Capri Klein and Kendan Roberts make discoveries in the wetlands adjacent to Pioneer Elementary School.


Arlington’s Pioneer Elementary students are helping to repair a wetland near to the school that many teachers are now using as a classroom.

The nearby wetland has always been a resource for the school.

“The outdoor classroom and wetland area has been something we’ve had since the school was built and over the years different groups have taken interest in helping with various projects,” said Rebecca Rodriguez, a third-grade teacher at Pioneer Elementary.

Coming into this school year there was a renewed interest in teaching outside.

“What we really found is when we went to distance learning last spring, our principal and the school district asked us to think about professional development,” said Rodriguez.

School staff did a book study group on a book about the importance of getting kids outdoors for the learning environment.

As students returned to school earlier this year, more classes are going out to the space than ever.

“I’ve been so excited with how many classes that are getting out there,” said Rodriguez. “The ideas are just kind of multiplying on what we can use the space for."

Sometimes students are working to improve the environment of the wetlands, she said.

“They’re working on restoring the area,” said Rodriguez. “It was neglected during that whole time we were out."

Fifth-grade teacher Stephanie Howe said having such a vibrant ecosystem to visit is useful for teaching science concepts.

“Currently we’re learning about biomes and food chains,” she said. “Instead of just sitting and reading about it in a book they’re seeing it in real life and making connections."

Even when not learning about science, students are often excited to get outside, said Rodriguez.

“Some students, they struggle inside the classroom to stay still and pay attention all the time,” she said.

Rodriguez added she has brought her students out for math lessons.

“They were doing math problems, but just by putting it in a different context, they get excited,” she said.

Howe said during one occasion a student saw deer tracks and knew from hunting what they were.

“Everyone crowded around him and listened, he was the expert,” she said. “He was doing all this inferencing without realizing it."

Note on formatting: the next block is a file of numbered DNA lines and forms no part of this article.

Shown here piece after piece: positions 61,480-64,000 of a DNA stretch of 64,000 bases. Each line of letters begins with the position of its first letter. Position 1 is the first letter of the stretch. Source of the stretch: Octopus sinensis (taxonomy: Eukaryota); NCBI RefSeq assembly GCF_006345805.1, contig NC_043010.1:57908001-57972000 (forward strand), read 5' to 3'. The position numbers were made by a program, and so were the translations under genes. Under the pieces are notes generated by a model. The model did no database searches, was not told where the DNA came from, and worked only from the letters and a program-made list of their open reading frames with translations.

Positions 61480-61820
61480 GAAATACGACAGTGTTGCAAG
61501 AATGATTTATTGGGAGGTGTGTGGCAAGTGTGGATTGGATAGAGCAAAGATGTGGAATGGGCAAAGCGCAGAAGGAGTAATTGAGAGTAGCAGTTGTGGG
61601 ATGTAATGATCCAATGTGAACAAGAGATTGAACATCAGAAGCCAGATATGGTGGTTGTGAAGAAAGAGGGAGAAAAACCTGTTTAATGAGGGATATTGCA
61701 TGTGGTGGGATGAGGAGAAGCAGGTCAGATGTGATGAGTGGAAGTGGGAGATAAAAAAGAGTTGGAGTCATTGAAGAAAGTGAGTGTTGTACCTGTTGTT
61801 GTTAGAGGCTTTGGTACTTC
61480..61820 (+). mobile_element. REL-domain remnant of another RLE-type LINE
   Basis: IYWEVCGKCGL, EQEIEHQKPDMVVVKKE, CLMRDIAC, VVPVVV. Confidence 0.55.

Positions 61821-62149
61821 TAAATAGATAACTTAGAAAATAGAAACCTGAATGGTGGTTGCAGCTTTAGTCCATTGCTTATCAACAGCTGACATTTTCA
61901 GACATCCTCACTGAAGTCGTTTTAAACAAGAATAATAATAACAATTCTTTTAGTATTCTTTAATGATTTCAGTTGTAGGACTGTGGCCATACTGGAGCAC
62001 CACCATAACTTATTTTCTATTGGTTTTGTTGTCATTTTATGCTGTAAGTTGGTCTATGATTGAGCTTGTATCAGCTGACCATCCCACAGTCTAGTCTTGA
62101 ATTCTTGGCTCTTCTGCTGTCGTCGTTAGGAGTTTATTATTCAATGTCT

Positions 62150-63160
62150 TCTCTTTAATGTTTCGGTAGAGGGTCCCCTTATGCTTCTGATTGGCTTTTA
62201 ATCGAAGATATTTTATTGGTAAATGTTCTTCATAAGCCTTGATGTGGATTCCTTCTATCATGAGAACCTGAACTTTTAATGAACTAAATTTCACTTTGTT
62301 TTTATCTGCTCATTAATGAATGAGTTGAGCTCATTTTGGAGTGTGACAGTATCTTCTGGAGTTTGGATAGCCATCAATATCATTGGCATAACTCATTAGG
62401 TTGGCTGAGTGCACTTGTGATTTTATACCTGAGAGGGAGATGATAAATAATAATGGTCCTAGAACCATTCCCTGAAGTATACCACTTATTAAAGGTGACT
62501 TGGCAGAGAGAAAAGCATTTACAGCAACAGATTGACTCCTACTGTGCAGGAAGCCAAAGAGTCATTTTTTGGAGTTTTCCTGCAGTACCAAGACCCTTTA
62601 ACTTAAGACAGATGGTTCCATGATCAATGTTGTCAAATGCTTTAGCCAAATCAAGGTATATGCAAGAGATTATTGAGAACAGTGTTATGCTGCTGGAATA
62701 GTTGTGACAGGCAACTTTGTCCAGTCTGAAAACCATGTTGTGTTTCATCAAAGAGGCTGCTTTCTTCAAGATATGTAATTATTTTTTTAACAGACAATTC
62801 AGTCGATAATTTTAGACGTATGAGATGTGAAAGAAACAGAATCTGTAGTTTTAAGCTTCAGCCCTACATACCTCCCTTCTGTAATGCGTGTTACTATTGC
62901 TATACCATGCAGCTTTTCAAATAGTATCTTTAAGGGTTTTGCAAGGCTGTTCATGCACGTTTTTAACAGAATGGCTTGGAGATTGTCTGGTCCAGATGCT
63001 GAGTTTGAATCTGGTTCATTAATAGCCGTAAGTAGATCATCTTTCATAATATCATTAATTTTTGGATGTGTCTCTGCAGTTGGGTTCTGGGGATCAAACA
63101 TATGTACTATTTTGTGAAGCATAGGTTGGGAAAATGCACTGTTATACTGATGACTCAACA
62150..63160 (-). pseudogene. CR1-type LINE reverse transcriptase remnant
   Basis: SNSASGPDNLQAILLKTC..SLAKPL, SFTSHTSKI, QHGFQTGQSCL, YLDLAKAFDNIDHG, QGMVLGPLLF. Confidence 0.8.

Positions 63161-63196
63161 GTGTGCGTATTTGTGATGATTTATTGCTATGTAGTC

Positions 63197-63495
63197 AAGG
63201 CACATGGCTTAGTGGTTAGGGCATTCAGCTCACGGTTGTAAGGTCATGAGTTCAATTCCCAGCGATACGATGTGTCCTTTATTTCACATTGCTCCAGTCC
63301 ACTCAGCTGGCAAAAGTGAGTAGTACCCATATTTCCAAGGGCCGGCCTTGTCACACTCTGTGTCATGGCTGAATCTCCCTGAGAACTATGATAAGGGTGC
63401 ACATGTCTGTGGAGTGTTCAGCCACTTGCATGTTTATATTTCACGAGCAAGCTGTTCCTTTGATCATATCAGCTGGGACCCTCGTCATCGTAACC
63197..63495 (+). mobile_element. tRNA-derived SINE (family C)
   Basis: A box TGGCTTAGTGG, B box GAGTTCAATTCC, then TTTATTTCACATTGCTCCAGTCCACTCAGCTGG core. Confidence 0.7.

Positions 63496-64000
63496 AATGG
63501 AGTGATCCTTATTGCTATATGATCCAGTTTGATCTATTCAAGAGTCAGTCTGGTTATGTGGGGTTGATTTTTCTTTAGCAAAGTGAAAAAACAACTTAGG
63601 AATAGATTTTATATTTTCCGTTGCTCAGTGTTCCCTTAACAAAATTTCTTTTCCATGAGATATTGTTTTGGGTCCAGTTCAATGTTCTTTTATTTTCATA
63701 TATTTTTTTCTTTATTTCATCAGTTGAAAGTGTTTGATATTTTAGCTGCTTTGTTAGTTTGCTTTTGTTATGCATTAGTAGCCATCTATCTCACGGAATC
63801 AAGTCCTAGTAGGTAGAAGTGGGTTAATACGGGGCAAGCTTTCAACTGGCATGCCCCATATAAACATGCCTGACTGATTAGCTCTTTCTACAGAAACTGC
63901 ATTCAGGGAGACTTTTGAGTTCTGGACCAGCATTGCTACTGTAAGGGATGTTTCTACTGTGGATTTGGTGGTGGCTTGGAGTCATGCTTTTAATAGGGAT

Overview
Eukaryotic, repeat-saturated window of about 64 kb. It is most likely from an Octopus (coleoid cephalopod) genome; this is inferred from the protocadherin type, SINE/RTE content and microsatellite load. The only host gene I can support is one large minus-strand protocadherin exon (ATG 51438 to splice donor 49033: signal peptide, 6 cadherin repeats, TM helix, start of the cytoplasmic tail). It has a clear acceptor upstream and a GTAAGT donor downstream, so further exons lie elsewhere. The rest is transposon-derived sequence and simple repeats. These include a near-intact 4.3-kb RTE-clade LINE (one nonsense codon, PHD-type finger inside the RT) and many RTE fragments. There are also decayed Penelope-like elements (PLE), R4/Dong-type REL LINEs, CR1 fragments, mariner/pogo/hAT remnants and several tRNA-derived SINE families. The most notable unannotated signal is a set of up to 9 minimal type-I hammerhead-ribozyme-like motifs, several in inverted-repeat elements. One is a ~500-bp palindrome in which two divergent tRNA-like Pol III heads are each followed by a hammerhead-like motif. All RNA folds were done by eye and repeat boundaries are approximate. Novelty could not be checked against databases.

Getting students outside gives them a closer experience with nature and the environment.

“It’s amazing to me to see kids in Washington who don’t play outside very often,” said Rodriguez. “Just to foster that, is something I’m super passionate about."

She said some students begin to go outside and they are scared of the insects, but they get used to nature as they experience it.

“I had one kiddo who, through the course of the year, became more and more comfortable with being outside,” said Rodriguez.

Howe’s class is also beginning a project where they are making interpretive trail signs for the wetlands area, which will help explain some of the local environment there.

“They’re learning informational writing, researching skills, and working as a group,” said Howe. “The kids are becoming the experts, and they’re also leaving behind a legacy for the other students."

Currently, students are working in a kid-friendly design program to build their signs and she hopes to be able to create “professional” looking signs that will stand the test of time, although Howe said she is still looking at how best to do that affordably.

Every Wednesday staff and teachers have also been going out to help improve the area for students.

“One dedicated member has been my father,” said Rodriguez. “We’re working on making sure that the trail is wheelchair accessible and he’s really taken that on as a special project."

Rodriguez hopes it will become a community effort soon.

“As COVID restrictions change we’re hopeful that more community members can come out,” she said. “Students, when we tell them, want to come and want to bring their families."


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